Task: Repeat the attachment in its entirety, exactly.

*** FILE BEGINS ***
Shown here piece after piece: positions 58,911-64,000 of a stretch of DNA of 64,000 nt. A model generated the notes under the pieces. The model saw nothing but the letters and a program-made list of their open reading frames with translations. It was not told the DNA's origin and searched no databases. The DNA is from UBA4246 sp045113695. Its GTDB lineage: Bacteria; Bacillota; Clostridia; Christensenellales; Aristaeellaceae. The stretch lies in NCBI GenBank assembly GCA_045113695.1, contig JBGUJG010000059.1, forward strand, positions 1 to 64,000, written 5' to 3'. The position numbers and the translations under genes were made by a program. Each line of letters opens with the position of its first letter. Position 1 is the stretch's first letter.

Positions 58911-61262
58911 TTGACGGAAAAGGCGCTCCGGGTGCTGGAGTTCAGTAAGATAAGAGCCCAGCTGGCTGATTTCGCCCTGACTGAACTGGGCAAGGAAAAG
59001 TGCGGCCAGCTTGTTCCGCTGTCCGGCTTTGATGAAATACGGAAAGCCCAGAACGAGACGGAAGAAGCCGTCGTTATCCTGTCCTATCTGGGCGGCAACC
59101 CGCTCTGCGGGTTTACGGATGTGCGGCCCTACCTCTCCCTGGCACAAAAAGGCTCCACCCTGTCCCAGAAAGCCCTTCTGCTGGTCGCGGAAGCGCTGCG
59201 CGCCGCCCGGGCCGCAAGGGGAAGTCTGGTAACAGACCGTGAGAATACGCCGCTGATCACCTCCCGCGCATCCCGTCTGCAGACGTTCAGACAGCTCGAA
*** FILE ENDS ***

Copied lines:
Shown here piece after piece: positions 58,911-64,000 of a stretch of DNA of 64,000 nt. A model generated the notes under the pieces. The model saw nothing but the letters and a program-made list of their open reading frames with translations. It was not told the DNA's origin and searched no databases. The DNA is from UBA4246 sp045113695. Its GTDB lineage: Bacteria; Bacillota; Clostridia; Christensenellales; Aristaeellaceae. The stretch lies in NCBI GenBank assembly GCA_045113695.1, contig JBGUJG010000059.1, forward strand, positions 1 to 64,000, written 5' to 3'. The position numbers and the translations under genes were made by a program. Each line of letters opens with the position of its first letter. Position 1 is the stretch's first letter.

Positions 58911-61262
58911 TTGACGGAAAAGGCGCTCCGGGTGCTGGAGTTCAGTAAGATAAGAGCCCAGCTGGCTGATTTCGCCCTGACTGAACTGGGCAAGGAAAAG
59001 TGCGGCCAGCTTGTTCCGCTGTCCGGCTTTGATGAAATACGGAAAGCCCAGAACGAGACGGAAGAAGCCGTCGTTATCCTGTCCTATCTGGGCGGCAACC
59101 CGCTCTGCGGGTTTACGGATGTGCGGCCCTACCTCTCCCTGGCACAAAAAGGCTCCACCCTGTCCCAGAAAGCCCTTCTGCTGGTCGCGGAAGCGCTGCG
59201 CGCCGCCCGGGCCGCAAGGGGAAGTCTGGTAACAGACCGTGAGAATACGCCGCTGATCACCTCCCGCGCATCCCGTCTGCAGACGTTCAGACAGCTCGAA